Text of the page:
And, I had thought we were really done with a lot of this religious nonsense too. It seemed to me so much of that had gone the way of the dodo in America, but, apparently I breathed my sigh of relief too fast, and I am terribly disappointed as if I've been jilted on some first amendment altar. I don’t how else to describe what people like Newt Gingrich, Sean Hannity, Joe Lieberman or Harry Reid (all of whom I’ve heard speak on this issue) are doing anything but encouraging bigotry against Muslims. But, make no mistake, this is mostly a right wing phenomena with the left wing acting in many cowardly fashion all partisan policians take. I recognize it is also the position of the majority of Americans, almost two thirds, but I can’t single them all out; just the leaders. But, it is the prevalence of this bigotry among our populace that gives the leaders the courage to take this approach.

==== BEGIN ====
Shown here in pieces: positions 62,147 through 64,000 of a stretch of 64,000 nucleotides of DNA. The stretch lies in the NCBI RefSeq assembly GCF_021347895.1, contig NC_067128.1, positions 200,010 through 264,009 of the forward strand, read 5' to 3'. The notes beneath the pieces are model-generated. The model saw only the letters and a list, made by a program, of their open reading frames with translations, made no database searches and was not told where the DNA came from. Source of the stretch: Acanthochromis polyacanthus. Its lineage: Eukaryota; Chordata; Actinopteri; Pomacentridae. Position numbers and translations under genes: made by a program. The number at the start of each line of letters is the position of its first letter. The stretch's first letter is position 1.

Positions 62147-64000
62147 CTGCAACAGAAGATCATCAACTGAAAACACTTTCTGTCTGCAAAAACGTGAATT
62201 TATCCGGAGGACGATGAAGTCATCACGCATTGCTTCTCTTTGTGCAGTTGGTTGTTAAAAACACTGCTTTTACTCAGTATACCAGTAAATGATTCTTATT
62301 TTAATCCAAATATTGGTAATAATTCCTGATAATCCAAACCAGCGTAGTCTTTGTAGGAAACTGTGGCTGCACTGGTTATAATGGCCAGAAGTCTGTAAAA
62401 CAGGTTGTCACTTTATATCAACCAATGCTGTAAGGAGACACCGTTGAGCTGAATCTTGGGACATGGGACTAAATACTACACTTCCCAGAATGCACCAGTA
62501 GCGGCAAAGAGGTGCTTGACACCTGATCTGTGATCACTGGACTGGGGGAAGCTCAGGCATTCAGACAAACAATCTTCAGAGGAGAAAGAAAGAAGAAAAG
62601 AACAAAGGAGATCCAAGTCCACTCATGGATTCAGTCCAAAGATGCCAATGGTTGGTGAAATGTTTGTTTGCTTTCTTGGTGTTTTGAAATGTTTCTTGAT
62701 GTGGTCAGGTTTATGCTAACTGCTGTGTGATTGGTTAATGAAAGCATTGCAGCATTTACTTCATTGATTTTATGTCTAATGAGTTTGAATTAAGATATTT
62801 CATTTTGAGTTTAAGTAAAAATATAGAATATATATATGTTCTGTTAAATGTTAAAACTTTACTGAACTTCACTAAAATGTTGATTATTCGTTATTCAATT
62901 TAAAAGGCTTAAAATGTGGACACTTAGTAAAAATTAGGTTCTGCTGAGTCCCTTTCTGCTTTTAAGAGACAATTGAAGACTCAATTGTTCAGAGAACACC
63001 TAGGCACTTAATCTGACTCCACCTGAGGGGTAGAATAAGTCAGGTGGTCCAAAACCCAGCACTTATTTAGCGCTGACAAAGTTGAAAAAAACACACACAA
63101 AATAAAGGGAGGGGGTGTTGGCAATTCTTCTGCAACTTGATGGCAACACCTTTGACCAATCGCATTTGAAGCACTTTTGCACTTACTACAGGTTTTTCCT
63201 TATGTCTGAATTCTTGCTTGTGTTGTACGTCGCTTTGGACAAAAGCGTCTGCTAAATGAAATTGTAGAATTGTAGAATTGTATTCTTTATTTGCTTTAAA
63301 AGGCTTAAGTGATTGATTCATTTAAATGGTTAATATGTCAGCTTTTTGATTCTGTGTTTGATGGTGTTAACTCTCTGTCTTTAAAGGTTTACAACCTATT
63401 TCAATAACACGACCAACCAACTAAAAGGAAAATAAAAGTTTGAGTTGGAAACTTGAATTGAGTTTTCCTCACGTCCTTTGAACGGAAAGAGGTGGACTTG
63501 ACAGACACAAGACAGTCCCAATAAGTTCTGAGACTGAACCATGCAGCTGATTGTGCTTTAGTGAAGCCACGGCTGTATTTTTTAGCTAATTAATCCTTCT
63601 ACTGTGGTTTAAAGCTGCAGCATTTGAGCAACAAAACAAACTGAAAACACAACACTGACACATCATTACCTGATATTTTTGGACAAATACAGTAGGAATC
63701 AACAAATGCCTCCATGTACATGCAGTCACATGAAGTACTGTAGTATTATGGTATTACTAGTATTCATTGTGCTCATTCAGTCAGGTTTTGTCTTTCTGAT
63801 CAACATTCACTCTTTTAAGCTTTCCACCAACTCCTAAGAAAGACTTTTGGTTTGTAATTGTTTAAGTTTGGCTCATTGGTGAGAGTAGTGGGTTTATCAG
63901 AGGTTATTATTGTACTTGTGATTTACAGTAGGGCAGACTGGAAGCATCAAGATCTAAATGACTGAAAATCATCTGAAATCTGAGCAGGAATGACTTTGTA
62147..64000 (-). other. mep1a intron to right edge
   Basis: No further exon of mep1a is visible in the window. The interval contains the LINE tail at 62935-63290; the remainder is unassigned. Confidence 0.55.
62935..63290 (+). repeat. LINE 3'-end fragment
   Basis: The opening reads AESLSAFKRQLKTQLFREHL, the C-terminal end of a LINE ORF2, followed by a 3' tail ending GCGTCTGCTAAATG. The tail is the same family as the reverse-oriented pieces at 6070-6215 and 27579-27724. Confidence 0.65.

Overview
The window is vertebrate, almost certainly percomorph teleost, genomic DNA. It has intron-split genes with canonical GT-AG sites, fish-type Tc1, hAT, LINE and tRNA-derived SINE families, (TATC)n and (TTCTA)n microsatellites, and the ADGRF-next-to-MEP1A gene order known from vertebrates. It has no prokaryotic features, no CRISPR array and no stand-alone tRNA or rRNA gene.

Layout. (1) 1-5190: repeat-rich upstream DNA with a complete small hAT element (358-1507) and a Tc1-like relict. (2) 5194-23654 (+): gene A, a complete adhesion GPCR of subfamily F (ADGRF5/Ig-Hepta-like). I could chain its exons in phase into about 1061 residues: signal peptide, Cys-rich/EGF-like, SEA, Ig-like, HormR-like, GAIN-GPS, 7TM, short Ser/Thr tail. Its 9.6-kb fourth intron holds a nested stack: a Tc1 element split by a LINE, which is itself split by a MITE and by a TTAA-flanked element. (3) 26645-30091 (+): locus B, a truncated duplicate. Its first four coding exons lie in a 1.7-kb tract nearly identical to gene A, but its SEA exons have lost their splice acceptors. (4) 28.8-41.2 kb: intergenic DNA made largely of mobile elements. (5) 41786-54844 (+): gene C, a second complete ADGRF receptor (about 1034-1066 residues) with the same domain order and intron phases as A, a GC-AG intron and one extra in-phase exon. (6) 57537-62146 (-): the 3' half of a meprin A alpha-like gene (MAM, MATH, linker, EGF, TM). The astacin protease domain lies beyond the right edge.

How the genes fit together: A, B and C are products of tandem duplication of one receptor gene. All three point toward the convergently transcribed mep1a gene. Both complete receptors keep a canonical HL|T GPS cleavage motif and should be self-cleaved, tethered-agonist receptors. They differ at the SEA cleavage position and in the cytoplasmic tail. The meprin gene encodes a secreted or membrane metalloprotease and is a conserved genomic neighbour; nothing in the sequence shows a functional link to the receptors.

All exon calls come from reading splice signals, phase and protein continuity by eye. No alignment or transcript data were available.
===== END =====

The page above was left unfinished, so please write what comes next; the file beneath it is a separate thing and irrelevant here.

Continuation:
I’ve spent a bit of time arguing on blogs (not like this blog, but blogs a lot of people actually read) this week, and I am just appalled at the hatred and anger directed towards American Muslims. And, I seem to be getting a few people riled up (though most of them seem in permanent state of anger to begin with)  in my comments because I’ve compared this movement to 1930s Germany. I didn't call them Nazi's, but, that’s what it reminds me of - an emotional demonization of a people and a surrender of rationality.

So far I've resisted the desire to taunt them by writing - since lots of critics of the center are religious people, by asking them "Don’t you want people praying, you . . . ? I thought you even wanted it in school?"

So disgusted, I don’t know where to start. So irritated, I might even break my usual rule and call a few names. We’ll see.